A Reflection on the Passion of Jesus and HIV.

Published by POSITIVEFAITH

Marginalised, misunderstood, abandoned: this pretty much defines the
status of Jesus hanging on the Cross - in a place of public execution; the
focus of public disgrace.

A scandal to all, especially the self-righteous, and total foolishness to the
clever and sophisticated.
No wonder, that in agonising anticipation of what was to happen, Jesus asked
his friends to keep awake with him, for support.

And He prayed to God his Father in heaven that if it were possible, not to
have to drink from this chalice of unimaginable vilification, pain, suffering
and shame!

Wouldn't any of us do the same?

Yet Jesus said, "not my will but your will be done."

Yet God so loved the world that to bring all of us to himself, in Jesus, he
willingly underwent such torment, to show us the depth of his love for us and
for all people.

He became as we are, so that we may become as he is.
At Calvary - the Site of the greatest manifestation of God's love for us.

In this epicentre of desolation, failure and powerlessness, Jesus reveals his
nearness to everyone who is considered the least among women and men;
and at the same time his one-ness with God his Father.

Jesus did not count his equality with God a thing to be grasped, but emptied
himself, and became one of us, to serve and to love – and by example Jesus
teaches us to do the same.

Paradoxically, this domain of utter destitution, this Site of Stigma and
Suffering is also the Site of Transformation.

It is the site where Jesus gives Mary his mother into the care of the Beloved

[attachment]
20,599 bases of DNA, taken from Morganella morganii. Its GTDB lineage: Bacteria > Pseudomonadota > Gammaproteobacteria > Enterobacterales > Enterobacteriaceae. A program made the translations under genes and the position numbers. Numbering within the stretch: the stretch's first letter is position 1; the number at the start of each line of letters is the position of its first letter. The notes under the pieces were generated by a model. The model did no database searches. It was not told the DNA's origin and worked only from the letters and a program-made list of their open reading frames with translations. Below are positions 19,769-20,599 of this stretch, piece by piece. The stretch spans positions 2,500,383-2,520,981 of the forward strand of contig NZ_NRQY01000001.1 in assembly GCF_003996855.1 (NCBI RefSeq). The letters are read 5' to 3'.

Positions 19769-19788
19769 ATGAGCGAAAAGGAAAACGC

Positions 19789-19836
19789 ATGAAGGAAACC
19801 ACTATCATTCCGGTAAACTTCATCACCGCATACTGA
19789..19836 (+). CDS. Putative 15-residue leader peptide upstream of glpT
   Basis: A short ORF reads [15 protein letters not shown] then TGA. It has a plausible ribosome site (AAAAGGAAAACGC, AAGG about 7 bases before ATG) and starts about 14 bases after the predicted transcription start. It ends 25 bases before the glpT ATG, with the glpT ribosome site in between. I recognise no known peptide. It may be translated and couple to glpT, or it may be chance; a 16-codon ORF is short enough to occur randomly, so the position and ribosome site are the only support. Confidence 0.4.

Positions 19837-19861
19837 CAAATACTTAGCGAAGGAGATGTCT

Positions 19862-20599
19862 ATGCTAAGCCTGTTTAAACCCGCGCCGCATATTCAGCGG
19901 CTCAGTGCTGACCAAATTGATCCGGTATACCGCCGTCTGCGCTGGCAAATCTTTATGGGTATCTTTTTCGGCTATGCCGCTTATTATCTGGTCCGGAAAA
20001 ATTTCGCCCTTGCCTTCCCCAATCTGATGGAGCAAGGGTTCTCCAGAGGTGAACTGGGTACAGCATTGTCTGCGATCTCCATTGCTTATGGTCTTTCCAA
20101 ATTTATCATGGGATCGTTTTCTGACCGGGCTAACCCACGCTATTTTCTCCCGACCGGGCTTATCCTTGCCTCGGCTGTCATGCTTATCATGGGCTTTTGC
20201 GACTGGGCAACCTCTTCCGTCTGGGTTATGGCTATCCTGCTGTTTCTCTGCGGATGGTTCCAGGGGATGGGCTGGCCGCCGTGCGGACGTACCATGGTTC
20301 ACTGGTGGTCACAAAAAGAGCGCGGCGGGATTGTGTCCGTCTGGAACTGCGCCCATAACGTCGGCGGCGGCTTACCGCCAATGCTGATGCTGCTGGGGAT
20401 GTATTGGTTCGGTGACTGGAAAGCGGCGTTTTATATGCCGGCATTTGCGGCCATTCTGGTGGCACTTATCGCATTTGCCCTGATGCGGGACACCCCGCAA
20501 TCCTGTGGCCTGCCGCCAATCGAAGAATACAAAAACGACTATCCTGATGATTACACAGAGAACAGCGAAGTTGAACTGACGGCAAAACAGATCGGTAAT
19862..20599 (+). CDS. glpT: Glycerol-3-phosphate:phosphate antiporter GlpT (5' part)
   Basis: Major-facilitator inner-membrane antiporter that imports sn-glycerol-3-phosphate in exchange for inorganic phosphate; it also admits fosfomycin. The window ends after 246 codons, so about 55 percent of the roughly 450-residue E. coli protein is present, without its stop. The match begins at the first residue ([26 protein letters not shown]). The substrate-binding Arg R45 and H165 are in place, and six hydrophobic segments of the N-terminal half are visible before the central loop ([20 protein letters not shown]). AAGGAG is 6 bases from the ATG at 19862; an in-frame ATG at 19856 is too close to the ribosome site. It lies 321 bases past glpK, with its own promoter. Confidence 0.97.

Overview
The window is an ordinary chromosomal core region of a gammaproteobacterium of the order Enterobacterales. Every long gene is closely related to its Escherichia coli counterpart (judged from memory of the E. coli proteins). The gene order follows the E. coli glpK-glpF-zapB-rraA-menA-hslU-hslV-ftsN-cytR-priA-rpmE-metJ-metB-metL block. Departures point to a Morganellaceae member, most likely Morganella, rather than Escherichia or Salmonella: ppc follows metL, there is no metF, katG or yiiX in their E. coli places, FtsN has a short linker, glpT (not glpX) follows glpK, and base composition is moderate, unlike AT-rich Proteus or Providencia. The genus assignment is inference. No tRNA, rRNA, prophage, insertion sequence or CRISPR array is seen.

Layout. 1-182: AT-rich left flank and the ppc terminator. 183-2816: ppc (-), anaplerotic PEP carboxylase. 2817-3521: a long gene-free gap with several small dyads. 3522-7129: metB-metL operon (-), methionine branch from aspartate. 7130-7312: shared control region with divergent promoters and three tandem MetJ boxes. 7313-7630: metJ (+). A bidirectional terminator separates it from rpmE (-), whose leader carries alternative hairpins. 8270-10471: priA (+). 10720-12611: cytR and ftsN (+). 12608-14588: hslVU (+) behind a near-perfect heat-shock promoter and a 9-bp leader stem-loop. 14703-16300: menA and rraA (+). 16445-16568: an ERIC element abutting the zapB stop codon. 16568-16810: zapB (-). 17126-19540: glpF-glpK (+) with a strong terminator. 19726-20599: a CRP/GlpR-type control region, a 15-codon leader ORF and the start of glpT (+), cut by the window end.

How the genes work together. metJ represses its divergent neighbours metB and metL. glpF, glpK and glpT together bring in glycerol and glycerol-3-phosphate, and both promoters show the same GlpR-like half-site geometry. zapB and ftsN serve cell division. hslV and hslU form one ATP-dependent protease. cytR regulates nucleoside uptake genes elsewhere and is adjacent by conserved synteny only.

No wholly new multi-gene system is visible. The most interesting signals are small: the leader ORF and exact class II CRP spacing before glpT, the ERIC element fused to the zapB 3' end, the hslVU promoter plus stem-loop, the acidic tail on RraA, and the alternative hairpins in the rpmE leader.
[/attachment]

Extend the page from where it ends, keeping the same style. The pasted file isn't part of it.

disciple, John; and John is given to Mary as her son, whereby the nature of
family is transformed and universalised.

At the site of suffering the people are also transformed: those who came to
mock go away beating their breast in sorrow, whilst the officer in charge of
the execution of Jesus, when he sees how Jesus suffered and died proclaims;
this certainly was the Son of God!

Those who were afraid before, now go to Pilate the Roman governor. Boldly
they ask for the body of Jesus so that they can at least give him a decent
burial. It took courage, for they knew that they would be counted as guilty, by
their association with Jesus the criminal.

We have here a microcosm of what the Christian Community is called to be.
Solidarity is not an option; it is an imperative!

Let us be inspired and energised by the living memory of the Passion of Jesus
Christ, as it continues today. Let us take action with the crucified ones of
today on a crucified earth.

For this is our faith. This is Christ who comes to us, often poor and in need,
and asks that we love him and serve him.

Let us share in the joys and sufferings of our sisters and brothers, especially
those who are marginalised, stigmatised and rejected. Amen.

Revd John Sherrington CP

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